One Health


Image courtesy of Winsker at


"One Health" initiative was first put forward at the beginning of the 21st century. Its name manages to summarise the concept that has been known for at least a century within two words only - namely, that both human and animal health are mutually dependent on each other, also being linked to the health status of entire ecosystems they exist within. "One Health" initiative proposes that limiting the spread of pathogens among animals may have a positive impact on the reduction of morbidity in humans, among others.

The initiative is authored by the World Organisation for Animal Health (OIE). The scope of operation of OIE relies on the creation and publishing of intergovernmental standards, spreading knowledge on animal health and developing a network of international experts and programmes aimed at the enhancement of veterinary services. Moreover, OIE cooperates with over 70 international organizations, particularly those playing crucial parts in the area where the welfare of humans, animals and ecosystems overlap.

The diseases of animal origin that may be transmitted to humans - such as MERS, bird flu, rabies, Rift Valley fever or brucellosis - constitute a global threat for public health. Other diseases, mainly human-to-human transmitted, while also circulating in the animal world or having their animal reservoirs present, pose a serious threat to human health as well. The epidemic outbreak caused by Ebola virus may be provided as an example. The said risks increase with the development of globalisation, climate change, plus - the changes affecting the human behavior and habits - which gives pathogens a great number of possibilities to colonise new territories or evolve into new forms.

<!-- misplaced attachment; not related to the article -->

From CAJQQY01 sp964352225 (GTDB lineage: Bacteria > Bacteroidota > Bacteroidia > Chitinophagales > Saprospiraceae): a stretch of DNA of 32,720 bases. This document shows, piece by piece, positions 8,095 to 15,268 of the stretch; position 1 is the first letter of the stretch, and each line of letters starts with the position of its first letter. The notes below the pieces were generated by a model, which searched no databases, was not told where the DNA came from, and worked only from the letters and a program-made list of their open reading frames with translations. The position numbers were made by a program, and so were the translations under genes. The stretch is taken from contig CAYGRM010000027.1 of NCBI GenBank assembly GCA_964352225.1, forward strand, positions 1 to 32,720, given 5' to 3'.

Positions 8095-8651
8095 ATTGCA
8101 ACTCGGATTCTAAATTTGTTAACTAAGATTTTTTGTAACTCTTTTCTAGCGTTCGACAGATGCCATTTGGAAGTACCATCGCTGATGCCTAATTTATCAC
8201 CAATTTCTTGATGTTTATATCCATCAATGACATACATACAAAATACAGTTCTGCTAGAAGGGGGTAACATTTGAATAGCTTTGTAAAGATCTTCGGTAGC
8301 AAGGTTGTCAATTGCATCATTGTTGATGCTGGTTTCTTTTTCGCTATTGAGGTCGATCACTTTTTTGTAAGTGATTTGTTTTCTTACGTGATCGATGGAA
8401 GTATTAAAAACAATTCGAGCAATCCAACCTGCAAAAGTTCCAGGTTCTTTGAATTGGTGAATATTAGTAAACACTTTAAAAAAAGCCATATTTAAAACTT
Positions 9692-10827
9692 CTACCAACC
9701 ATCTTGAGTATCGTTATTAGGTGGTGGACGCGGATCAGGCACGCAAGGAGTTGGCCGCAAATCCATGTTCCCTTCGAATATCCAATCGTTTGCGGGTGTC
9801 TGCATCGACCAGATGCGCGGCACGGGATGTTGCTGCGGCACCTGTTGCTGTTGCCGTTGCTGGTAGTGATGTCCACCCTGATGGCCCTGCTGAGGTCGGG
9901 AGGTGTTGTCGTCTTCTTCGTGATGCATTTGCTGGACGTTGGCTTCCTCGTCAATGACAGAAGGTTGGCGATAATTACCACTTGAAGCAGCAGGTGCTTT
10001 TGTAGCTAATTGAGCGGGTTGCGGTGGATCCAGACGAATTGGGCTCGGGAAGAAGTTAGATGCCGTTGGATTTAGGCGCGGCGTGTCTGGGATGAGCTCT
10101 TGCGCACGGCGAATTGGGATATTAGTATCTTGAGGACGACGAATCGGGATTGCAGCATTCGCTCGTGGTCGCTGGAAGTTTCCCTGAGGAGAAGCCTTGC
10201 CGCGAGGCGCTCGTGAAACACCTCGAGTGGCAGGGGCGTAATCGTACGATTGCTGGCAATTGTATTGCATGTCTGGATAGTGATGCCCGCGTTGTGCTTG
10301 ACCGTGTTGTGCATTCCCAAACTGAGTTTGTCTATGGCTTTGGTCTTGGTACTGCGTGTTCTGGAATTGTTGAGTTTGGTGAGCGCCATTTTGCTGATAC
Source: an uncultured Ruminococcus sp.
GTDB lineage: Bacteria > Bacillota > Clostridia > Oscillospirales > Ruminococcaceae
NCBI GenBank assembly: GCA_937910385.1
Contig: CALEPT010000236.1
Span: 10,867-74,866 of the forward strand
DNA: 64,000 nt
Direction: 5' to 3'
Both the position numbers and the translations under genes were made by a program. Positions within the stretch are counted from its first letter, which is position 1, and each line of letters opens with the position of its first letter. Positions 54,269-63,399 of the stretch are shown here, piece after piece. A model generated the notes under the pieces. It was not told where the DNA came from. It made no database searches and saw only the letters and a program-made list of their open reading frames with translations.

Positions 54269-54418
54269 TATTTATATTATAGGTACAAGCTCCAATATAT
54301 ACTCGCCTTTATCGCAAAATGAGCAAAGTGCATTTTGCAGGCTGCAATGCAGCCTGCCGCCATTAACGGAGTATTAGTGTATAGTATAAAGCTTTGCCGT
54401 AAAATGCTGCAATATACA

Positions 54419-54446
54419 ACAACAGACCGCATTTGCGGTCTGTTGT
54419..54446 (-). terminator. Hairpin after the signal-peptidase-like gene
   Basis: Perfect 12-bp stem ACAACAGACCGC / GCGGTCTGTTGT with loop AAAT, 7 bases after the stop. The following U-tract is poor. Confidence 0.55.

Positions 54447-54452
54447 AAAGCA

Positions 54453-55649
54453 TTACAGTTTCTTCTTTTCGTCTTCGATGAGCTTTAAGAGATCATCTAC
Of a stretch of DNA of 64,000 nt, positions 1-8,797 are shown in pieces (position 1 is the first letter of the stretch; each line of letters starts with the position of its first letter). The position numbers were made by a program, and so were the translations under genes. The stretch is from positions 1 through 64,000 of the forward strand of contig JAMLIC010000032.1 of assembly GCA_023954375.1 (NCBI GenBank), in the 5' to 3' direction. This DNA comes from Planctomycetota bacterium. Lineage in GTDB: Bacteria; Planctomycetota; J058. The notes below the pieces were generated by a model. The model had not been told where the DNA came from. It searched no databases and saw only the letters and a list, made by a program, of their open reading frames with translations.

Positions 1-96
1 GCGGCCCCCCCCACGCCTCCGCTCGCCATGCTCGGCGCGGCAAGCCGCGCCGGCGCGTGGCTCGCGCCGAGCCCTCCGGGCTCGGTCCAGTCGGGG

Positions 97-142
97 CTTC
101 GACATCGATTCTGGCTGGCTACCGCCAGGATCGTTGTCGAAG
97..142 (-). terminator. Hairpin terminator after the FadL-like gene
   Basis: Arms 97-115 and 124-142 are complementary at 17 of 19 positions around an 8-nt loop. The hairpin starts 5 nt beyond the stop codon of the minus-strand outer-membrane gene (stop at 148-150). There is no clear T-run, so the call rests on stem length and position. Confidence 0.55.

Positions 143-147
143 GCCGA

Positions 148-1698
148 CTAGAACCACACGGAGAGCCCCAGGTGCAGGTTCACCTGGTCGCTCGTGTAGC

OIE estimates that:
  • zoonoses (diseases transmitted from animals to humans) constitute 60% of presently existing infectious diseases,
  • 75% of new human-affecting infectious diseases (e.g. Ebola, HIV, influenza) used to be animal diseases,
  • there are 3 diseases originating in animals among each group of 5 newly-emerging human disease entities,
  • 80% of diseases / agents used by bioterrorists are zoonotic pathogens.

The most effective method to protect humanity against zoonoses is to subject pathogens present in their animal hosts to control measures. Due to this, OIE calls for the implementation of global strategies aimed at the prevention and control of microorganisms in the contact areas of human, animal and ecosystem-related health.

The main role in the development and implementation of measures aimed at the reduction of risk concerning both animal diseases and zoonoses is served by the public and private sectors of veterinary services. They noticeably contribute to sustaining and improving human health by protecting the health of animals, also increasing the level of food safety.

Image credits: Winsker
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